Demand for these metals could weaken if economic growth and the auto industry slow this year
The largest driver for both platinum and palladium demand are their use in auto catalytic convertors to reduce emissions for vehicles, comprising by far the bulk of demand for palladium, but less for platinum, which also sees strong demand from jewellery, investment and petroleum and chemicals. Given our concerns that overall economic growth, including the auto industry, could slow this year, we expect that industrial driven demand for these metals could decline, although monetary factors could be supportive.
Palladium price rising more than platinum on larger supply demand imbalance
Supply for platinum and palladium is limited to a few regions, South Africa, Russia, Zimbabwe and North America, with just three firms, Anglo-American, Norilsk and Impala accounting for the majority of production. Demand for palladium has outpaced supply more than for platinum, leading the price of the former to rise above the latter for the past three years. The recent palladium upswing has been driven by geopolitical tensions with Russia, the largest source of the metal.
Other companies below C$100mn market cap, mostly at earlier stages
There are two TSX-listed companies in the sector above C$100mn market cap, Platinum Group and Generation Mining, both at the Feasibility Study stage. The other TSX and TSXV-listed companies are quite small, below C$100mn market cap, with Group Ten Metals, Palladium One, Clear Air Metals, New Age Metals at the PEA or drilling stage and Eastern Platinum already in production.
Platinum and palladium are precious metals, like gold and silver. The demand for platinum in 2020 was 6.9 mn oz, at an average US$887.4/oz, for a market value of roughly US$6.14bn, and for palladium at 9.9 mn oz, at US$2,164.6/oz for a market value of US$21.4bn (Figure 1). This compares to demand for gold of 132.6 mn oz at $1,767.0/oz for a market value of US$234.3bn, and for silver of 896.1mn oz, at US$20.4/oz or a market value of US$18.3bn. Demand for platinum has remained roughly stable since 2015, at an average 7.9mn oz per year, apart from a dip during the crisis in 2020, with supply also relatively stable at 5.9 mn oz. Much of the rest of the demand is met through recycling, at an average 1.9 mn oz since 2015. Palladium demand had trended up, rising 24.0% from 9.2mn oz in 2015 to 11.4mn oz in 2019 then dipped in the global health crisis to 9.9mn oz. Palladium supply has remained relatively flat, averaging 6.8mn oz from 2015 to 2020, with some of the gap made up by increased recycling, rising from 2.5mn oz in 2015 to 3.1mn oz in 2020, at 31.5% of total demand, compared to 23.7% of demand for platinum.
The supply for platinum and palladium are both concentrated in just a few countries, with the two major suppliers being South Africa and Russia, but North America and Zimbabwe also key sources. For platinum, 65.4% of its supply comes from South Africa, with the majority of the supply coming from a single area, the Bushveld complex, with 13.5% coming from Russia, 10.0% from Zimbabwe and 6.9% from North America (Figure 2). For palladium Russia is the largest source of supply, at 44.2%, South Africa second at 34.1%, North America third at 15.1% and Zimbabwe fourth at 6.3.% (Figure 3).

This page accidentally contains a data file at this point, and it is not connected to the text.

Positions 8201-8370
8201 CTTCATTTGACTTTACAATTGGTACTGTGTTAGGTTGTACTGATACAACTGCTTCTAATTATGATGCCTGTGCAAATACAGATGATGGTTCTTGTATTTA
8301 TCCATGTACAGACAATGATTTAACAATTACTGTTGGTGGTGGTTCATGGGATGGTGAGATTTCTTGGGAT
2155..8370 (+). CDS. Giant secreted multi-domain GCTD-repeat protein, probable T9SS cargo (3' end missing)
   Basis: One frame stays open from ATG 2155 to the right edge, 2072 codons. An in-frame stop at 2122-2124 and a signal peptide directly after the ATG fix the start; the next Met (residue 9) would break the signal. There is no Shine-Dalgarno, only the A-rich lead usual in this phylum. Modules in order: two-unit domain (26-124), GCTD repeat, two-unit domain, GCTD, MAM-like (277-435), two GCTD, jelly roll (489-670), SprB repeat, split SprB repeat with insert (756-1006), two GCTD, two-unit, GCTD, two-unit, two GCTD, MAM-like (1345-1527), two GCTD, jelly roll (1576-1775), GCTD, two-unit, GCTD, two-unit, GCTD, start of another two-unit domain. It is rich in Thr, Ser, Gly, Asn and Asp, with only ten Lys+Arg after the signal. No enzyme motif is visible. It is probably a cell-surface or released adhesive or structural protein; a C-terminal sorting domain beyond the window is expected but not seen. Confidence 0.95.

The largest component of demand for both platinum and palladium is from the auto industry, for use in auto catalytic convertors, which reduce vehicle emissions. For platinum, autocatalyst demand made up just 32.1% of demand in 2020, and tends to be used mostly in diesel powered vehicles. For palladium, autocatalysts make up almost all of its demand, at 85.9%, mainly for use in gas engines. For both, therefore, growth in the auto industry will remain a major driver and should be supported by the continued global push towards emissions reduction. While the auto industry is likely to remain by far the major driver for palladium, demand is much more mixed for platinum, with jewellery demand high, at 22.8% of the total, petroleum and chemical demand at 13.5%, investment demand at 13.0% and other demand at 18.%.
Platinum to some degree may be supported by monetary drivers, similar to gold and silver, as the combined 35.8% of jewellery and investment demand for platinum could be viewed as monetary at their root, with even most jewellery demand likely driven by using the metal as a store of value. In contrast, palladiumâ€™s demand is entirely industrial, and therefore we could see its underlying trend follow other industrially metals like copper more than the other precious metals gold, silver and platinum, which all have a significant monetary component to their demand and price movement over time. Demand for both platinum and palladium is reasonably evenly split geographically, with the proportion from North America and China roughly similar for both, but for platinum, European and Japanese demand is moderately higher, with demand from other regions higher for palladium.